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Posts Tagged ‘learnos’

When I was building up the story for LearnOS, in my mind I had a mathematical model for how a complex of factors, assessed through various instruments (psychometric, inventories, observable analytics), could result in heuristics not only for content presentation, but also for collaboration, tools usage and learning process design. A Learning Weights Matrix mapped elements of the learning experience to learner, learning, media and organization indicators to arrive at an indication of design or experience. I tried this with research aimed at evaluating two courses offered by the British Council in New Delhi and got some interesting results.

However, my thinking has changed past that phase, based on a few key considerations.

This is not a machine. There isn’t a definitive set of factors I could use, there is probably not a definitive way of measuring and categorizing profiles and perhaps not a definitive way of mapping enumerated elements of the learning experience to profile information. I am not saying it may not be accurate, or adaptively so, useful, but that it is misdirected. It depends on thinking of students and teachers as finitely defined entities on a production line, programmable and predictable in the face of input.

We are trying to extrapolate from small instances to large scale systems using technology. That is not correct. eLearning as such does not scale well. The quality breaks with scale of any sort. Scale must leverage scale – have a large number of small learning clusters/networks rather than a small number of very large paradigms.

Research, especially around Connectionism (and more specifically Connectivism) indicates that we would be better off looking at focusing on capabilities/literacies rather than on learning styles, on networked behavior rather than individual unrelated atomic conceptions.  Competency frameworks, career progression, and talent management as a whole, need to be re-evaluated in this context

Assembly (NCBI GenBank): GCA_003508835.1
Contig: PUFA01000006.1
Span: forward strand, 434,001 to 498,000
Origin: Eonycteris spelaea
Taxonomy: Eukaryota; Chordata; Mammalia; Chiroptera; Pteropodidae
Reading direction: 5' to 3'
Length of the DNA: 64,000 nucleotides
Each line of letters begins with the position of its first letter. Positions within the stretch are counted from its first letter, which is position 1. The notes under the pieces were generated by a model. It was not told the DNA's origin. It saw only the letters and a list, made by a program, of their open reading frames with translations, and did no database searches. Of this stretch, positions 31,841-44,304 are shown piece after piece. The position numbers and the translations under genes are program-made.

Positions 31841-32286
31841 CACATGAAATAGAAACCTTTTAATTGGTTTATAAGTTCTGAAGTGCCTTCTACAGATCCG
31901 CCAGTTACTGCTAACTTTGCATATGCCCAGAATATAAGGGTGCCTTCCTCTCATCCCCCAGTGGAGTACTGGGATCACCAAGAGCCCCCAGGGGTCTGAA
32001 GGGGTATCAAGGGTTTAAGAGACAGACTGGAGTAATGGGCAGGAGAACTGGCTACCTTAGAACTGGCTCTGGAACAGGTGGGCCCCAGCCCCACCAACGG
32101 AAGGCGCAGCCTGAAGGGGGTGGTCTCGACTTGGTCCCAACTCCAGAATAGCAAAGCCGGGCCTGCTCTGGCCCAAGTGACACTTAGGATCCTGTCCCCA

How this emergent ecology will result in competencies bookmarked to real life skills is not altogether unknown. But it still requires structure and method that practitioners, who are currently trying to fit these new ideas inside dominant frames of reference (inside the box), can leverage. It has the promise to scale, much beyond the confines of current eLearning.

These thoughts pretty much redefine the state of art from when I wrote the initial draft for LearnOS and bear on me to remember that technology cannot play God, as someone in a recent conversation, tried to impress upon me.

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eyeOS

For those interested in operating systems for education, such as the OLPC Sugar project, you must check eyeOS out. The OS is completely browser-based and built on open source technologies. Apart from being painless to administer, it has amazing possibilities for the classroom. From their website:

eyeos can provide schools and universities with a full web platform where students, teachers and parents will have a personal yet collaborative desktop to work and, communicate between themselves and get organized inside and outside the school. The students and teachers will have an intuitive and easy-to-learn Desktop System, to work with school resources and communicate with other students and teachers.

One of the interesting features is their re-architecture of how the operating system should look for children of different ages. The interface can be used anywhere. It also has some creative applications for learning support – such as a mindmapping application. It has special affordances for the teacher, for example, an exam mode that blocks off applications that are not permitted to be accessed during exams.

They also have a developer outreach program where developers who are proficient in pHp can build applications for that platform.

This broadly mirrors what Sugar can do in terms of functionality, although their are  substantial differences in their instructional and technical architecture and design.

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So everything that we formalize needs a frame of reference. The design of these frameworks and models typically defines the boundaries of what can be achieved. Take for example, ADL’s SCORM. Written by experts across industry and standards organizations, SCORM defines a methodology to design and serve learning content.

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